Everyone thinks that the way they are responding, acting, feeling and thinking is unique; that they are the only person to feel like they can’t face work or their friends or their day because of a fear or a comfort zone.

We all have times like this and it’s important to remember 2 things:

There is no such thing as normal in my book

Everyone is just who they are. It doesn’t need analyzing, or questioning if you like who you are. Or if who you are serves you well, respects those around you. And if giving you the life, career and happiness you want, then no, it’s not weird. And it’s all good.

The issue becomes when you find yourself trying to compare your weirdness (or lack thereof) to everyone else and how that then impacts on you.

Weird is good

Check out the best characters in film, book or TV, and you are likely to see that someone else has tried to insult them with the term “weird”.

Weird is used when you want to suggest that someone or something is different. Different is not bad, the hard bit is finding the confidence to be who you are – to embrace your differences and your weirdness.

A little useful side note – according to the Oxford English Dictionary:[1]

“ Weird – The adjective (late Middle English) originally meant ‘having the power to control destiny’”

And who wouldn’t want that?

Truly, hear me when I say – embrace your weird.

2. Listen up

Just as the newly discovered super hero struggles to accept their super skills, limitations or fears, so do you have to do the same. And if you strip back any successful story (fictional or real), you will discover it’s not a magic potion or a superior race that enables the hero to achieve success, it starts with who they listen to.

How many times in your life have you heard yourself saying:

Why didn’t I listen to my gut instinct?

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Why didn’t I listen to my Mum/Aunt/Friend/Boss?

Just as being weird in its original meaning meant to be able to control destiny until you can actually do that, you do need to learn who to listen and when to listen.

Here’s how to take action on this:

Listen to yourself (sometimes)

I was working with a client who told me that they could never upset the way things worked in their company. They couldn’t tell their boss they felt there was a better way! This meant that they felt trapped in their career, incapable of achieving more and like they weren’t meeting their true potential.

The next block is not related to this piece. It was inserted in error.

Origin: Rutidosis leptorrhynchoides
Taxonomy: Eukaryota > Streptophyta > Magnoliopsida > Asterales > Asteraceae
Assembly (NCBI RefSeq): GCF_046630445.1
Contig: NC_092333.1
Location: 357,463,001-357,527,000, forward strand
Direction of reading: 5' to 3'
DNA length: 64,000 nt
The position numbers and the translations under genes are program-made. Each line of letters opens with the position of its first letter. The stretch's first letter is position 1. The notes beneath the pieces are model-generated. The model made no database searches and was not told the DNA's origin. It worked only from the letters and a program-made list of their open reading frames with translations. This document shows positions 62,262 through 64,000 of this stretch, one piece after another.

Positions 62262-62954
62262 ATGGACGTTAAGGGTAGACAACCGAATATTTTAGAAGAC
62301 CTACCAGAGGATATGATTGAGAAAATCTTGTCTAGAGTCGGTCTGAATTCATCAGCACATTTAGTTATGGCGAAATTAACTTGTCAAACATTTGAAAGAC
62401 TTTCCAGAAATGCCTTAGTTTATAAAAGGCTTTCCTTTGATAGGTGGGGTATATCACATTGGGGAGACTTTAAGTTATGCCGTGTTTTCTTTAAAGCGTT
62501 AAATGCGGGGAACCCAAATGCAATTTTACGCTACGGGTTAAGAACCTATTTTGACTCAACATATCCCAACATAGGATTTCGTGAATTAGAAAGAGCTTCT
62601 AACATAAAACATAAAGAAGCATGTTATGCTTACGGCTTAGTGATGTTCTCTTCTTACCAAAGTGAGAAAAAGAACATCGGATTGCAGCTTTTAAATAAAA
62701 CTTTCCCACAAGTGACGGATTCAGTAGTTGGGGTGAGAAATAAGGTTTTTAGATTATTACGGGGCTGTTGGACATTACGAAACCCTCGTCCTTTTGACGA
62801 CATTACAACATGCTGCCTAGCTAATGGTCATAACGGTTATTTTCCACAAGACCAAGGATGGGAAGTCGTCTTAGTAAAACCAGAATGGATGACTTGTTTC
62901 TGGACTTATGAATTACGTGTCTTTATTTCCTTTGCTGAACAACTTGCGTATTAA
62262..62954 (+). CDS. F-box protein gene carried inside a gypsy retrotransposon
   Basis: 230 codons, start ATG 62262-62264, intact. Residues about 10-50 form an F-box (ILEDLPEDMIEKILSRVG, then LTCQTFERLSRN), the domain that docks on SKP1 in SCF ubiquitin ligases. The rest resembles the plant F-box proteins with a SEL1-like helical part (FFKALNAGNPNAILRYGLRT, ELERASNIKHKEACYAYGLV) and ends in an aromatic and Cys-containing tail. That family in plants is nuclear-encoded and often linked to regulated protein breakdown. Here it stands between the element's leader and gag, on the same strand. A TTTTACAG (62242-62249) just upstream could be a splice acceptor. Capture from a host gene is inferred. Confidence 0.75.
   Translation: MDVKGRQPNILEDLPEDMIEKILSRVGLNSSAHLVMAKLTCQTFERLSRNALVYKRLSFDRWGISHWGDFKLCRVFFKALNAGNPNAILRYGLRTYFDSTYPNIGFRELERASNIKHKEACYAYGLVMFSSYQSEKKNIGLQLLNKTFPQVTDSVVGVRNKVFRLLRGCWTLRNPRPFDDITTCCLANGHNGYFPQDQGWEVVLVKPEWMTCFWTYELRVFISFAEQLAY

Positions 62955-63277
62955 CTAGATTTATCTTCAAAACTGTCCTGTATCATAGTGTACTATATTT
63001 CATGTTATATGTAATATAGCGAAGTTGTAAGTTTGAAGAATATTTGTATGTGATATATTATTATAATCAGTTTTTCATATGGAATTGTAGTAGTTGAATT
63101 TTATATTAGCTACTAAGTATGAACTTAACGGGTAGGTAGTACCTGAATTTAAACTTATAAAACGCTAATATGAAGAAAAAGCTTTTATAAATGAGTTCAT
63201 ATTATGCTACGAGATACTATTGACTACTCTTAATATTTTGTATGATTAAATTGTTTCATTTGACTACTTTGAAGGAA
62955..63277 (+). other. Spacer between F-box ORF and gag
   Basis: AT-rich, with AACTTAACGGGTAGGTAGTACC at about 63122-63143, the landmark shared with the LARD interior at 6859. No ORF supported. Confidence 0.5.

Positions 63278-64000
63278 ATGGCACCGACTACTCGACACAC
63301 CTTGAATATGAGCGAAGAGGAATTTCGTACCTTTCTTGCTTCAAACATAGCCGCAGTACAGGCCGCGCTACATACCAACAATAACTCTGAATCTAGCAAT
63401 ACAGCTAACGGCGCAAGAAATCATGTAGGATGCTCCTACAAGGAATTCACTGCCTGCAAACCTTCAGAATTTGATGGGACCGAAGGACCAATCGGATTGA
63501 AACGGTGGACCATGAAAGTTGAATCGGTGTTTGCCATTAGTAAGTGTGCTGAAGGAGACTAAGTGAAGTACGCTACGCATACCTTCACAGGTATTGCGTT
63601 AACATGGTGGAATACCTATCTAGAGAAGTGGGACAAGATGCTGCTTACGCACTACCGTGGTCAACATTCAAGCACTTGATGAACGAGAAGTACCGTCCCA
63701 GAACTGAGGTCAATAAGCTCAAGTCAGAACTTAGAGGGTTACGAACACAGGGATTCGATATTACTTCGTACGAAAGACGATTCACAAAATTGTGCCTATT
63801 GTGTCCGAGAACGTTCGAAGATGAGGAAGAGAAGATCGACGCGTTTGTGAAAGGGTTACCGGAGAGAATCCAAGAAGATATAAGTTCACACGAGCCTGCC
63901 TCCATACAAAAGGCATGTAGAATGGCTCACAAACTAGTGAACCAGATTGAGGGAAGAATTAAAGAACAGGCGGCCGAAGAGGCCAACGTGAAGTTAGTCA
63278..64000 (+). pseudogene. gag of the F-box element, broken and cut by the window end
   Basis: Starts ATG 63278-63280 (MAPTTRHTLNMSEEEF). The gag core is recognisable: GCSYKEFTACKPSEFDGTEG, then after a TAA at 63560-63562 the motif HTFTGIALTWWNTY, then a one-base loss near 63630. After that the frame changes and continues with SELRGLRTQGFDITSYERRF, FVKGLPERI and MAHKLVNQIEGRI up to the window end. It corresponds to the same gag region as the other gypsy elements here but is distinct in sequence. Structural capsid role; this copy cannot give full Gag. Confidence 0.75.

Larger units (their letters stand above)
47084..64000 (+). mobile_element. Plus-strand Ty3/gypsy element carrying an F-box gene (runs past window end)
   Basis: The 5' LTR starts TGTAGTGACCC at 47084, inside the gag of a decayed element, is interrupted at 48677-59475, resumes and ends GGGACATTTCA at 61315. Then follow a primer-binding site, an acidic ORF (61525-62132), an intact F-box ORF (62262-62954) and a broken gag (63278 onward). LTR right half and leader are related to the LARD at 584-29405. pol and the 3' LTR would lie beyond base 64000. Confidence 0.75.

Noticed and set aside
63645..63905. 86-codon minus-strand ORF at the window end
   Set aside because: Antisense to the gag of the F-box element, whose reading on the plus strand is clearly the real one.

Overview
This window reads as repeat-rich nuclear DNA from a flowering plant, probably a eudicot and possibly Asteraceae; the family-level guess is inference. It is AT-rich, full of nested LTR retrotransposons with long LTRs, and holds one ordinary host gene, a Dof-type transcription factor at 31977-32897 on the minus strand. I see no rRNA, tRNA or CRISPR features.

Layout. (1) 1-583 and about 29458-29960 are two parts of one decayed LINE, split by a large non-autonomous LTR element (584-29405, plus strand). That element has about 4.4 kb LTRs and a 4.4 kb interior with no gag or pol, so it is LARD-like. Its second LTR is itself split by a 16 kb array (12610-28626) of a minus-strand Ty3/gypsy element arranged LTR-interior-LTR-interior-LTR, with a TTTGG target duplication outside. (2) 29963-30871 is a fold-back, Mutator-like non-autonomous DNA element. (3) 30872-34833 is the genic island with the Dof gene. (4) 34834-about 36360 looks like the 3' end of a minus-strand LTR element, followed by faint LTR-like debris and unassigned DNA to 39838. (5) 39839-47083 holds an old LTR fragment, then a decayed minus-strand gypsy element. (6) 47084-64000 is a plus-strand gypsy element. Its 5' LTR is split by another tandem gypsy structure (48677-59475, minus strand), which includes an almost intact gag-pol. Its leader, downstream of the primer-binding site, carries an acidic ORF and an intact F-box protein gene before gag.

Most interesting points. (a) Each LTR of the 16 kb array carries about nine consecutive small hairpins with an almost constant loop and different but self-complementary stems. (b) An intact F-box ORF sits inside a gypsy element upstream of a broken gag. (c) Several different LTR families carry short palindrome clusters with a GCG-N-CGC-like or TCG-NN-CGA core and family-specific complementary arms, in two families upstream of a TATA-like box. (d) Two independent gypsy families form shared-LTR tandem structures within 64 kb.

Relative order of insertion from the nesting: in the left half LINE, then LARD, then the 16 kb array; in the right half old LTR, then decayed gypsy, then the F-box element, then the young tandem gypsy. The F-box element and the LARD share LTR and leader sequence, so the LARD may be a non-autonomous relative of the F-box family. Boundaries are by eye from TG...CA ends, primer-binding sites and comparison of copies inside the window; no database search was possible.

Enter frustration, anger, stress, work hatred and a sense of being trapped – if only they could get out of their comfort zone and tell their boss what they thought!

Learning to trust what they knew meant that they could rationalize and justify their thoughts and reasoning and work out what to do (if anything.)

We worked together to understand why they wanted to say something:

  • Was there envy at the boss’s job or was this genuine belief that they knew a better way?
  • Could they prove what they felt was possible and the benefits to those involved?
  • Did they have ulterior motives that weren’t positive?
  • What would be the best way to move forward and why would it work best for them?

If you need to learn to listen to yourself, start by asking questions (not looking for solutions) and you will start to ask some really smart questions that help you analyse your feelings, actions, etc without guilt, stress and other negative emotions getting in the way.

This process also allows you to find answers personalized to you. In my experience, so often it’s the silly little ideas that have the most power. Okay so Dumbo is not considered a super hero – but think back to Dumbo and his magic feather that enabled him to fly, was there any magic?

Nope, but there was a belief that the magic existed – this process helps you do that.

This process also enables you to know when your own thoughts are doing their best to keep you trapped. You can become your own Kryptonite telling yourself the most awful things (that are usually not even true!) So be cautious of what you say to yourself and the questioning will help you to become more aware of this.